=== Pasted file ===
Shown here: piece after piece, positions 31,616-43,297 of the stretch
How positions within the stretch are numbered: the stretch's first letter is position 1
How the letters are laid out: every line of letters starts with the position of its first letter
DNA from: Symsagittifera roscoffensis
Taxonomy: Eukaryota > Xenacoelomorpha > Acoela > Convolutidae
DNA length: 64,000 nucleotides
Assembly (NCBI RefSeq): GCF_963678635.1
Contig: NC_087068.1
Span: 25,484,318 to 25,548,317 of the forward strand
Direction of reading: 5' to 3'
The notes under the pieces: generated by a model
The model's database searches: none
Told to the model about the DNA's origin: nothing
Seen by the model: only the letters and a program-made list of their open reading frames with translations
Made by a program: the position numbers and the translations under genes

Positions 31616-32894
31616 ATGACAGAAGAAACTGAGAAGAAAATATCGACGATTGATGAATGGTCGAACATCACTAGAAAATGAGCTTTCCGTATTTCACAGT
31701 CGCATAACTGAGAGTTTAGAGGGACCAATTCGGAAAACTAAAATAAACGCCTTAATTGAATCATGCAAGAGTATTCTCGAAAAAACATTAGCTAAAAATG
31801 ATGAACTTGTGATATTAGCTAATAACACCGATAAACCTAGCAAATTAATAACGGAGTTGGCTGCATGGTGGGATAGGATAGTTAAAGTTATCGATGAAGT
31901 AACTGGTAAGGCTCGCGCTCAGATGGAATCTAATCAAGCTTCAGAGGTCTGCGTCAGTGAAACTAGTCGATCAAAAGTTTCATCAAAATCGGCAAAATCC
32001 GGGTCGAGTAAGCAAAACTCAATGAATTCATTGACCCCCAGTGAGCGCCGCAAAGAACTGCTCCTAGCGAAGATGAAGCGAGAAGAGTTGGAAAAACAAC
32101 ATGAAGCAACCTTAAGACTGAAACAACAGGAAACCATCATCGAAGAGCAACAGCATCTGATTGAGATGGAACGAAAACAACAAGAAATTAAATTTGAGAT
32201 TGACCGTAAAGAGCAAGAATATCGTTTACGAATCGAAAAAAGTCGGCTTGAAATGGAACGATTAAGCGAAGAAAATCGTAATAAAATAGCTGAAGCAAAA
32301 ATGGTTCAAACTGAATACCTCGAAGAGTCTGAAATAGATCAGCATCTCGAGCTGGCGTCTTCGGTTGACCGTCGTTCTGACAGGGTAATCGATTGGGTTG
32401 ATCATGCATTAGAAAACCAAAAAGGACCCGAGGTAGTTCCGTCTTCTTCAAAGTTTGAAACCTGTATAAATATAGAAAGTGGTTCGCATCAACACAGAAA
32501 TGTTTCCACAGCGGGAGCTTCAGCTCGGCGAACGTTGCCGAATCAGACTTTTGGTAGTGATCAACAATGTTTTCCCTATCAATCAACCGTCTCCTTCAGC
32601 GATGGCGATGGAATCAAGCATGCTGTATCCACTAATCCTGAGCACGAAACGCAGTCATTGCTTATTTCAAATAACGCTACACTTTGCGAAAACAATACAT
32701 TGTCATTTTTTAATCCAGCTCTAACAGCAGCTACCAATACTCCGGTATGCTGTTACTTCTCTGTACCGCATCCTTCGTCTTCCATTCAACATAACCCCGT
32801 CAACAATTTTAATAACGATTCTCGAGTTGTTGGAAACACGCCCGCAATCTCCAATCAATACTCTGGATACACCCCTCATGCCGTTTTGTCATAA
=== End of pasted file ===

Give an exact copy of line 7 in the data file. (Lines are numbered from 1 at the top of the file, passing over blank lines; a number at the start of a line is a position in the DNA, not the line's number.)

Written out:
Assembly (NCBI RefSeq): GCF_963678635.1